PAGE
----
Posted on 28 June 2011 by VRS |  Email |Print

OPEC’s failure to reach agreement at its recent meeting to hike oil production to prevent fresh price spikes could jeopardize the group’s unity and weaken its ability to influence crude prices, a prominent oil analyst has said.
The rifts that emerged at the June 8 meeting on whether to maintain output or increase supplies will also give rise to speculation in the market and this could destabilize prices, said Walid Khadduri, a consultant at the Nicosia-based Middle East Economic Survey (MEES) and former information chief at the Kuwaiti-based……………………………………….Full Article: Source

Posted on 28 June 2011 by VRS |  Email |Print

The world’s top crude exporter Saudi Arabia on Monday underlined what it called the “good” fundamentals of supply and demand, but also expressed concern about the oil market’s stability.
Meeting in the kingdom’s commercial capital Jeddah, the Supreme Council for Petroleum and Mineral Affairs noted “the good state of the fundamentals of supply and demand, and commercial reserves,” the official SPA news agency reported………………………………………..Full Article: Source

Posted on 28 June 2011 by VRS |  Email |Print

China’s “restless strive” for metals will continue to fuel “enormous copper price rises”, commodities experts predict.
According to a new report from Merchant Research & Consulting, the copper price on the key global markets is rigidly rising with the respective indexes of the post-recession period indicate an almost four-fold leap upwards………………………………………..Full Article: Source

Posted on 28 June 2011 by VRS |  Email |Print

In simple terms, if you want to be in the metals, you’re going to have to own the stocks and/or the bullion. The bullion doesn’t get bigger, whereas most of the miners are in the business of producing, but they also have to find more. If they do find more, then they get to be worth more.
We joke that some afternoon nickel is going to show up and tap us on the shoulder and say, “remember me.”……………………………………….Full Article: Source

Posted on 28 June 2011 by VRS |  Email |Print

Renewed concerns about the fate of Greece and large portions of the euro zone more generally saw gold fixed in London on Wednesday evening at $1,522.00, a new high. On the same day it hit a new high in sterling terms. Since then however, it has struggled to hold much above $1,500.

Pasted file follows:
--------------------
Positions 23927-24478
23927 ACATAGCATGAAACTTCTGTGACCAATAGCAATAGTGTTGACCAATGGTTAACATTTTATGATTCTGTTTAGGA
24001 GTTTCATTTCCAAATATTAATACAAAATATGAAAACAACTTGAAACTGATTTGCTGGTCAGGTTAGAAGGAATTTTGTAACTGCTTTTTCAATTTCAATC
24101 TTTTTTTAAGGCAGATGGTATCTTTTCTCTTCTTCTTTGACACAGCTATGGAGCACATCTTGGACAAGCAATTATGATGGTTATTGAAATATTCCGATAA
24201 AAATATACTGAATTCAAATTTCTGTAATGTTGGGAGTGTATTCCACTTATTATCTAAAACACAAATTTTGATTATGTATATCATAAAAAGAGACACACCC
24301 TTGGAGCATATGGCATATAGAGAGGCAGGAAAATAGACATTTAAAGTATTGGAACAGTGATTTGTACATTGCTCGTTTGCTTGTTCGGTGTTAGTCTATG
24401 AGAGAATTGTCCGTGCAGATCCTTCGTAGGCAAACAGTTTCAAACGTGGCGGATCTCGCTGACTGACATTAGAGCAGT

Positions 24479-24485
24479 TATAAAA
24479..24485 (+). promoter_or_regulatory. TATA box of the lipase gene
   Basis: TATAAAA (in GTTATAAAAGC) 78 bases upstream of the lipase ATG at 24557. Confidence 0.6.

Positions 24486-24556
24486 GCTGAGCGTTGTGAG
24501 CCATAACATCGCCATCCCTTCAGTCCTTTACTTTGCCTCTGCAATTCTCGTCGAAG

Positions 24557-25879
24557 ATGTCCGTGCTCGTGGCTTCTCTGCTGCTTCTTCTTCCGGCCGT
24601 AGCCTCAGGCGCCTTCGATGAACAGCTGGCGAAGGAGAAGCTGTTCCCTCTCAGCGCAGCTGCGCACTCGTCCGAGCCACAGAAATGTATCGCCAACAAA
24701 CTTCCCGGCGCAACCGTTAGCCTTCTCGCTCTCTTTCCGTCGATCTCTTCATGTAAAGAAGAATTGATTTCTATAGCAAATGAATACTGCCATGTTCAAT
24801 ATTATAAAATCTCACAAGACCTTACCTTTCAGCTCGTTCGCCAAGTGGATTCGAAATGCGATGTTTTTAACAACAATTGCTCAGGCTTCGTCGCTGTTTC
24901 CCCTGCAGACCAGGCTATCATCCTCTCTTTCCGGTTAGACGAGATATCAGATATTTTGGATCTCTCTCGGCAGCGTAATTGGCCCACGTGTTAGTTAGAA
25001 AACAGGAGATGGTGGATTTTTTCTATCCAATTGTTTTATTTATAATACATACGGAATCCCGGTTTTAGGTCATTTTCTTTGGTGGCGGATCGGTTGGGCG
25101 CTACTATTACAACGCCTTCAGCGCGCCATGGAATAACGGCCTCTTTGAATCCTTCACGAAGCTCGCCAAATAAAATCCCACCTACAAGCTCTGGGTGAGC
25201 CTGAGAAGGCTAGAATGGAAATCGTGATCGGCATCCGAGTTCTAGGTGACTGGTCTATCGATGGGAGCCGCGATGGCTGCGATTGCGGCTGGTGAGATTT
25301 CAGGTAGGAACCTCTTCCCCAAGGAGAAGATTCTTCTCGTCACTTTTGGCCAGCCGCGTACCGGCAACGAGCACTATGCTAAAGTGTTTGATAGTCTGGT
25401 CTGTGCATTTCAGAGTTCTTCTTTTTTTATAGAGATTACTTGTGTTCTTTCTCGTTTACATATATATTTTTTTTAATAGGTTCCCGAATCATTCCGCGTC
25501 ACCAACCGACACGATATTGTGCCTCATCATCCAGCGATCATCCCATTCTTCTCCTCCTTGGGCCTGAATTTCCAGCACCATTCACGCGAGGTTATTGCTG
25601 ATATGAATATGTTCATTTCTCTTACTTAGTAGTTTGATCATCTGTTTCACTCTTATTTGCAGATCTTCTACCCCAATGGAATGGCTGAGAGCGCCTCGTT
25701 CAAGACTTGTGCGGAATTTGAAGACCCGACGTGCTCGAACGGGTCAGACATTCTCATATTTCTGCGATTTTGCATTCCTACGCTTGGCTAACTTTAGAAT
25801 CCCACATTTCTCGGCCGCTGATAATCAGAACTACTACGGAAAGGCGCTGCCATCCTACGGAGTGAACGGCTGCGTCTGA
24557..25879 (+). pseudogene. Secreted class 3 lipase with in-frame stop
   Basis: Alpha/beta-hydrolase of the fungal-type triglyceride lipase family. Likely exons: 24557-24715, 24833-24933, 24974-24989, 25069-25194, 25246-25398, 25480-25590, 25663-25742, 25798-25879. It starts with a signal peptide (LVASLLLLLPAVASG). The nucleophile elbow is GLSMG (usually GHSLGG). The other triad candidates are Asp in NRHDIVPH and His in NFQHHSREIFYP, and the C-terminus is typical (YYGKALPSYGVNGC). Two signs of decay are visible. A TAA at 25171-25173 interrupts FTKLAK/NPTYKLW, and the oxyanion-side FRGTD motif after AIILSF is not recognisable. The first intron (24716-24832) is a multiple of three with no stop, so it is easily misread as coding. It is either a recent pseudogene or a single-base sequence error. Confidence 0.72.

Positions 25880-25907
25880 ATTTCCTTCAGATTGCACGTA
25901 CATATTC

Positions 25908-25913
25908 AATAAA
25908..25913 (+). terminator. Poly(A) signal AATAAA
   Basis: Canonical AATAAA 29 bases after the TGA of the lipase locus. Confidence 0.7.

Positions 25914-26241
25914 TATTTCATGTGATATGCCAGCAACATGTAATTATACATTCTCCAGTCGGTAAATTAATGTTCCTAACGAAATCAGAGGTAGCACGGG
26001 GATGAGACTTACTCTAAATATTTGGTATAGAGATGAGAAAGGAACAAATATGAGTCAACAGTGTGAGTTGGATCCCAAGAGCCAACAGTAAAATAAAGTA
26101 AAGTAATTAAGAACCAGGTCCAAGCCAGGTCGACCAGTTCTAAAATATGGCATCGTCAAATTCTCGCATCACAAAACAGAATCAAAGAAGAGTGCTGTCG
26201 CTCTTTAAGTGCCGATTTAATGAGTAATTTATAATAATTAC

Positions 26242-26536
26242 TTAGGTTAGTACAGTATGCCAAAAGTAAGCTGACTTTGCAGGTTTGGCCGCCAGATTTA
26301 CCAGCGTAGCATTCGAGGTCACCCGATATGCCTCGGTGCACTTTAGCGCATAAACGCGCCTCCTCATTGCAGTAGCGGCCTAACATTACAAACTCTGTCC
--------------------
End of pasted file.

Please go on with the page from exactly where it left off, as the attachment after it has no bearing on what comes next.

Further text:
And, it is for this reason that Dundee Wealth Economics chief economist, Martin Murenbeeld believes it may be worth revisiting some of the bearish arguments against gold that he made earlier in the year………………………………………..Full Article: Source

Posted on 28 June 2011 by VRS |  Email |Print

Base metals were wrestling to fight against the bears in order to sustain value, but so far Monday proved sideways to negative for select metals. Zinc remained as the sole survivor from the crash but the benchmark June contract was marginally above the red line.
Commodityinsights.com had earlier reported that China inflation was at 34 month high of 5.5% that was enough to keep buying away from the metals as experts expected the CPI to hit 6% in June………………………………………..Full Article: Source

Posted on 28 June 2011 by VRS |  Email |Print

One of the fastest-growing and most popular investments on Wall Street is threatening to burn investors unaware of the risks, regulators say.
Exchange traded funds, mutual fund-like baskets of securities that trade like stocks, possess hidden downsides that could hit unaware investors, the North American Securities Administrators Association cautioned Monday………………………………………..Full Article: Source

Posted on 28 June 2011 by VRS |  Email |Print

Exchange traded funds or ETFs have revolutionized the global investment industry in recent times due to their simplicity, low costs and ease of use.
In India, exchange traded funds have been in existence for quite some time now. But they have not been able to attract investors’ attention and money unlike its global peers………………………………………..Full Article: Source

Posted on 28 June 2011 by VRS |  Email |Print

Ace Derivatives and Commodity Exchange Limited, a Kotak Group anchored commodity exchange in India, has successfully completed integration of the Bloomberg Global Identifier (’BBGID’). The Exchange supports Bloomberg’s Open Symbology (BSYM), and is the first exchange to adopt the BBGID in Asia.
Dilip Bhatia, Chief Executive Officer of Ace Commodity Exchange said, “We see Bloomberg’s Open Symbology gaining traction, in particular amongst exchanges, because it is assigned at the exchange level. This fulfills an ongoing need of our customer base.” (Press Release)

Posted on 28 June 2011 by VRS |  Email |Print

China Yurun Food Group Ltd. fell for the fourth day in Hong Kong trading amid speculation short seller Muddy Waters LLC may issue a report on the company.
The pork producer fell 6.8 percent to HK$19.20 as of 9:53 a.m. in Hong Kong, after earlier gaining as much as 7.8 percent. A note to clients from CCB International Securities Ltd. quoted Chairman Zhu Yicai as saying he planned to buy back shares, whose value slid 20 percent………………………………………..Full Article: Source

Posted on 28 June 2011 by VRS |  Email |Print

The EU Commission stood by its carbon trading scheme on Monday although prices have fallen more than a quarter in four weeks and a fresh glitch, forcing a suspension of contract settlements, underlined technical problems.
“No single instrument will allow us to successfully address the climate challenge,” Jos Delbeke, director general of the commission’s climate action division, said in a statement………………………………………..Full Article: Source